Because stock numbers allocated to each replicate of fertiliser x pasture treatment were adjusted fortnightly according to the amount of pasture available for grazing, higher stocking rates were achieved on the fertilised pastures. This was the major driver of increased animal production.
The recommendation of the study was that cultivar introduction as a compliment to fertiliser use, not as a replacement, remains valid and should be considered in any management decision concerning improvement strategies for hill land.
Seed and Feed
Now that the scientific insight is understood, a solution needs to be developed. Fertco have therefore developed a new product to allow farmers to tap into this production and profit benefit, SS8 combines seed-safe Dical 8 and Tahora white clover seed.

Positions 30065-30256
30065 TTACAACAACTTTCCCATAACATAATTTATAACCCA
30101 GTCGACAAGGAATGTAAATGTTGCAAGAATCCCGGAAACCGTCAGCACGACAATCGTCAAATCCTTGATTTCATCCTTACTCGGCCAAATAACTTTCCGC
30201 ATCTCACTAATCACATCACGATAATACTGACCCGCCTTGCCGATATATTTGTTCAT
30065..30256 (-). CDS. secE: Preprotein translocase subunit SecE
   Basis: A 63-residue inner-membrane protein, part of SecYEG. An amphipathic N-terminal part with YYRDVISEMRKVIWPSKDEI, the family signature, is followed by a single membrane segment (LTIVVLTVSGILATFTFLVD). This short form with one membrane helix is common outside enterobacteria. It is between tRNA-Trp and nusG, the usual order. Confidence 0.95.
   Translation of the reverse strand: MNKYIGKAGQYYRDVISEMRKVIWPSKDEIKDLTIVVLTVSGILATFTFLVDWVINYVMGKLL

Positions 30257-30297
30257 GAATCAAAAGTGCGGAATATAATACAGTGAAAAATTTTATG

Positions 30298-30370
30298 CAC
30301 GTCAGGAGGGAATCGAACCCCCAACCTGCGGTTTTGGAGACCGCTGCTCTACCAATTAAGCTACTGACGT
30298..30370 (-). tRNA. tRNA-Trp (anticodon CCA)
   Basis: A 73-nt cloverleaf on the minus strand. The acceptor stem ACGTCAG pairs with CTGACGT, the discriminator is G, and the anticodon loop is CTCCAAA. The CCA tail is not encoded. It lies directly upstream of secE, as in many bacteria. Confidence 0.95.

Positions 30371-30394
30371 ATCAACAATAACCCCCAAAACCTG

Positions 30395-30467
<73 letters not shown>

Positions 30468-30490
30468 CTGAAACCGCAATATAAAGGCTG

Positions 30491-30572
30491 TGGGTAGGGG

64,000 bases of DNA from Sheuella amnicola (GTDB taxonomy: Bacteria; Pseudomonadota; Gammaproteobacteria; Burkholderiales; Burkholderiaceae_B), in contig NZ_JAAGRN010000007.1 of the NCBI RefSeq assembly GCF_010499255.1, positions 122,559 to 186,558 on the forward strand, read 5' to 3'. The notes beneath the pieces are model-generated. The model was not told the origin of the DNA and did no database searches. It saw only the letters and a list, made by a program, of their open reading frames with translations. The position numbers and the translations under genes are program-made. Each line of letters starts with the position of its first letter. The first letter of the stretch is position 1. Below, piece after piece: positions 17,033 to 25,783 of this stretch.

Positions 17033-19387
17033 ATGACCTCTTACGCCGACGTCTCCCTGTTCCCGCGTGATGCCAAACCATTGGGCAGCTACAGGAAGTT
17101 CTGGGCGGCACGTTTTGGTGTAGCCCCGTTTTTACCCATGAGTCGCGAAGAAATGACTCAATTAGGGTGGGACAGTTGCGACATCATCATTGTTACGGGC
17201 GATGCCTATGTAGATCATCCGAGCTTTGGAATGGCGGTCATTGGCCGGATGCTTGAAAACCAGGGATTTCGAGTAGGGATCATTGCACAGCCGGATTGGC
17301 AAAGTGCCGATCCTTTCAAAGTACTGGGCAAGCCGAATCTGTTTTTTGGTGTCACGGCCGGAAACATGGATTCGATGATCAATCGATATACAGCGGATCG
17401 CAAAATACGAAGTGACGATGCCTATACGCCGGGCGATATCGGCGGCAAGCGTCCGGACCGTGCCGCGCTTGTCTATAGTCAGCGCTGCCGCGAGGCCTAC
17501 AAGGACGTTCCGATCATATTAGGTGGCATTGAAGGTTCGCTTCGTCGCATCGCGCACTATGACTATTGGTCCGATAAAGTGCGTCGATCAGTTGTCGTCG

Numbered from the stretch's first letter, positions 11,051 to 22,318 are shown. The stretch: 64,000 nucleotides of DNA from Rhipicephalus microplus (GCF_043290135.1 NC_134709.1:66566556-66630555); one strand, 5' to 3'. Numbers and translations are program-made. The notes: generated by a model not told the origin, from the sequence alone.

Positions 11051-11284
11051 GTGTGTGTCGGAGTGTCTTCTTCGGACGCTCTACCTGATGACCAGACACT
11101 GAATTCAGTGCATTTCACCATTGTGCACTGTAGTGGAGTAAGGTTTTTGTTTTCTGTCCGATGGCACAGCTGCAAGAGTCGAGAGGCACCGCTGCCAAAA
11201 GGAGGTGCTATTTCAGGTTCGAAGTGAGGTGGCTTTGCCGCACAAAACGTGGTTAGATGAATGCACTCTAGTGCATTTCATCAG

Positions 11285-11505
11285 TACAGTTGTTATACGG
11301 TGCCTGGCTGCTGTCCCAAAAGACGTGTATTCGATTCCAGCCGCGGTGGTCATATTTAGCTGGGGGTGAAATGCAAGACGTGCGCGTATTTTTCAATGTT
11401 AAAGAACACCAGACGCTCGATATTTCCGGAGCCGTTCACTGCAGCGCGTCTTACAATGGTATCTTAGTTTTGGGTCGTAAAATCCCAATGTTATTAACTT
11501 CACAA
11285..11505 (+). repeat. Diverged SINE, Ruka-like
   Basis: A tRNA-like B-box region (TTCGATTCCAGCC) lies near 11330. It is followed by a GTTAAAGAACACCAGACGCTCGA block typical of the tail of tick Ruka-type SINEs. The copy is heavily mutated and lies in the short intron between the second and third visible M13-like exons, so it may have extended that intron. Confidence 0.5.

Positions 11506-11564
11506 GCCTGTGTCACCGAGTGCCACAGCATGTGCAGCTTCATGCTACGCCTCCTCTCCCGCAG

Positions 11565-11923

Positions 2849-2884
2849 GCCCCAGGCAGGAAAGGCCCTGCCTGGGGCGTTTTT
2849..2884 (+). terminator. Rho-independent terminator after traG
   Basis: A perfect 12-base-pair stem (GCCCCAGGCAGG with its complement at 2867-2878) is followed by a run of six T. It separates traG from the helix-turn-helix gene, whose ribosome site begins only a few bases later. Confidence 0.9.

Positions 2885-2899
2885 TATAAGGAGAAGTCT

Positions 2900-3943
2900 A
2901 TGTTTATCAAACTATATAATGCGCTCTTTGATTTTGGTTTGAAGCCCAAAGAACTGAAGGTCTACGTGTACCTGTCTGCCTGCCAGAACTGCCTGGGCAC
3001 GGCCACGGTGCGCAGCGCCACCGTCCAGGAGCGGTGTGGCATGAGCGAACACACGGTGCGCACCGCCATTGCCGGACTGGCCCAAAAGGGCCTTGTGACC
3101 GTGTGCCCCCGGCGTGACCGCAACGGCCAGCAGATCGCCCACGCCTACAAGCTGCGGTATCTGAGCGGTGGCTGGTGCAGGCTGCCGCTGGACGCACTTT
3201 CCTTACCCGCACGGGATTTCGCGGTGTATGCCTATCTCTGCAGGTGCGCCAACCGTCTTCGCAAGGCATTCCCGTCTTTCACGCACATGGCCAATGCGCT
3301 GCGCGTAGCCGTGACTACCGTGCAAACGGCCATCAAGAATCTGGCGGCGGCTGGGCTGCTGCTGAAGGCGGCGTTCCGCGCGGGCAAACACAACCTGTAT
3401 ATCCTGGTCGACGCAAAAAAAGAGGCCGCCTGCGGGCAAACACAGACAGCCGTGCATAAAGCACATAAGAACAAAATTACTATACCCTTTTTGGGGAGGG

Fertco’s preferred form of Phosphate for over 20 years has been Dicalcic Phospate (or reverted super) and particularly our proprietary product Dical 8. One of the reasons for this preference (other reasons will be covered in future articles) is because it is “seed safe”.
This phrase “seed safe” refers to the fact that Dical 8 is close to pH neutral, where other products such as superphosphate are highly acid, pH 1. It is of course the acid in superphosphate that burns seed and therefore renders it not suitable in a lot of cases to be blended with seed.
Appling seed and fertilsier concurrently of coarse makes sense as there are application savings to be made and 400kg per ha, SS8 suppies 32kg of the above scientific paper points out the positive returns.
Designed for a spread rate of 400kg per ha 32 kg of phosphate, 28 of sulphur, 104 of calcium and 3kg of seed is applied. At a cost of $215 per ha plus application.
* Extracts from ‘The relative strengths of phosphate fertiliser application and white clover cultivar introduction for hill pasture improvement’, D.F. Champan, A.D. Mackay, B.P. Devantier, D.A. Costall and P.J. Budding.